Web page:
Diabetes – What is Diabetes?
Diabetes is a serious condition which affects millions of people every year. It happens when your body doesn’t produce enough insulin, or it isn’t able to use the insulin it does produce effectively.
Diet, exercise and medication can help to prevent or delay the progression of the disease. It’s important to be aware of symptoms to be able to tell whether something is wrong and seek treatment.
What is diabetes?
Diabetes is an ongoing (long-lasting) health condition that affects how your body converts food into energy. It occurs when your pancreas does not produce enough insulin or is unable to use it correctly.
Insulin is the hormone that aids your body absorb and use glucose, also known as sugar. Type 2 diabetics do not produce enough insulin or their bodies aren’t able to utilize it effectively.
The blood sugar levels increase over time in both kinds of diabetes. This can cause issues with the eyes, feet, and kidneys. It can also damage your brain and heart arteries.
Type 1 diabetes
Type 1 diabetes is caused by an autoimmune reaction which means that your immune system attacks pancreatic insulin-producing cells and destroys them. The destruction can take place over several years or even decades before eventually resulting in the complete absence of insulin.
Insulin is required by those with type 1 diabetes every day. They also need to monitor their blood glucose levels and adjust the insulin, food and activity levels in order to keep their blood sugar within the healthy range.
Type 2 diabetes
If you suffer from type 2 diabetes, your body is not producing insulin as it should. Insulin is a hormone which helps your cells remove blood sugar (glucose) out of your blood and into your cells where it can be used as energy.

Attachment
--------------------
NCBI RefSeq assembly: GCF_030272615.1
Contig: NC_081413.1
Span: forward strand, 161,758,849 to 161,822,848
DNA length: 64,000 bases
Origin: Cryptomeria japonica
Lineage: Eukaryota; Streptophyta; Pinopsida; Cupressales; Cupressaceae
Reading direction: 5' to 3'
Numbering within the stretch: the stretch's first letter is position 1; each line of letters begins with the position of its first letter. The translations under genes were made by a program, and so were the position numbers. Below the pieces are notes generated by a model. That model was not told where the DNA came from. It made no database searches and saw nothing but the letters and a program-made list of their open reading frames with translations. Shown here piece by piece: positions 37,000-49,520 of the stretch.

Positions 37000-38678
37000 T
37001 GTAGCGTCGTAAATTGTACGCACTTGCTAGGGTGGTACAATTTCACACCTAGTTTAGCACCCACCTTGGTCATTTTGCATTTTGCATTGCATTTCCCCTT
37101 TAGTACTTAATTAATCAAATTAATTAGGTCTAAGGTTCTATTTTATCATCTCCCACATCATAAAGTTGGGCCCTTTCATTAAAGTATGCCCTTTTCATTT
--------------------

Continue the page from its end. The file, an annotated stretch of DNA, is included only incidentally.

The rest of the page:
Type 2 diabetics have to exercise and eat a healthy diet. They also may need to take medications to manage their blood sugar levels.
Women with diabetes are afflicted with symptoms
Diabetes is a chronic condition that affects people from all races, ethnicities and genders. Women are more at risk than men.
Women with diabetes are more prone to suffer from complications, including heart disease (the most common diabetes-related complication) and loss of vision.
One of the early warning signs of women with diabetes is increased thirst and urination, called polydipsia. This is because diabetes can cause excess sugar to accumulate in your bloodstream and your kidneys are not able to remove it.
The signs of diabetes in men
Diabetes is a condition where cells are unable use glucose (blood sugar) to generate energy. This usually happens because the pancreas produces insufficient insulin.
This results in high blood sugar levels. Your body then tries to reduce these levels by flushing the excess glucose out of your bloodstream via urine.
People with diabetes frequently feel thirsty and need to drink large quantities of fluids, up to four liters a day.
Men also may lose weight as their bodies make use of muscle for energy rather than fat. This is due to the fact that their blood sugar levels stay high for prolonged periods of time.
Developing a healthy diabetes diet is a crucial aspect of managing your diabetes. It can help you control blood sugar, control your weight, and reduce risk factors for heart disease.
Include whole foods in your diet, like fruits, vegetables and whole grains. Also, low-fat dairy products as well as legumes, beans and beans are a good choice. It should be free of added sugars and saturated fats (unhealthy).
You might consider limiting your consumption of drinks that are sweetened with sugar. These drinks are often high in sugar, which can cause blood sugar levels to rise.
Your doctor may prescribe diabetes medications to keep your blood glucose (blood sugar) levels within a normal range. These medications are typically paired with lifestyle changes, such as eating habits and exercise to help manage your diabetes.
If your blood sugar levels aren’t well controlled on one medicine another medicine could be added. Your doctor will help you choose the best medicine for your preferences and needs.
Newer medications, like sodium-glucose -cotransporter-2 inhibitors, and glucagon antagonists of the peptide-1 receptor, reduce blood sugar and have benefits for the kidneys and cardiovascular system, as well as reducing the chance of developing complications. They are also beneficial for weight loss and are available in tablet and injectable forms.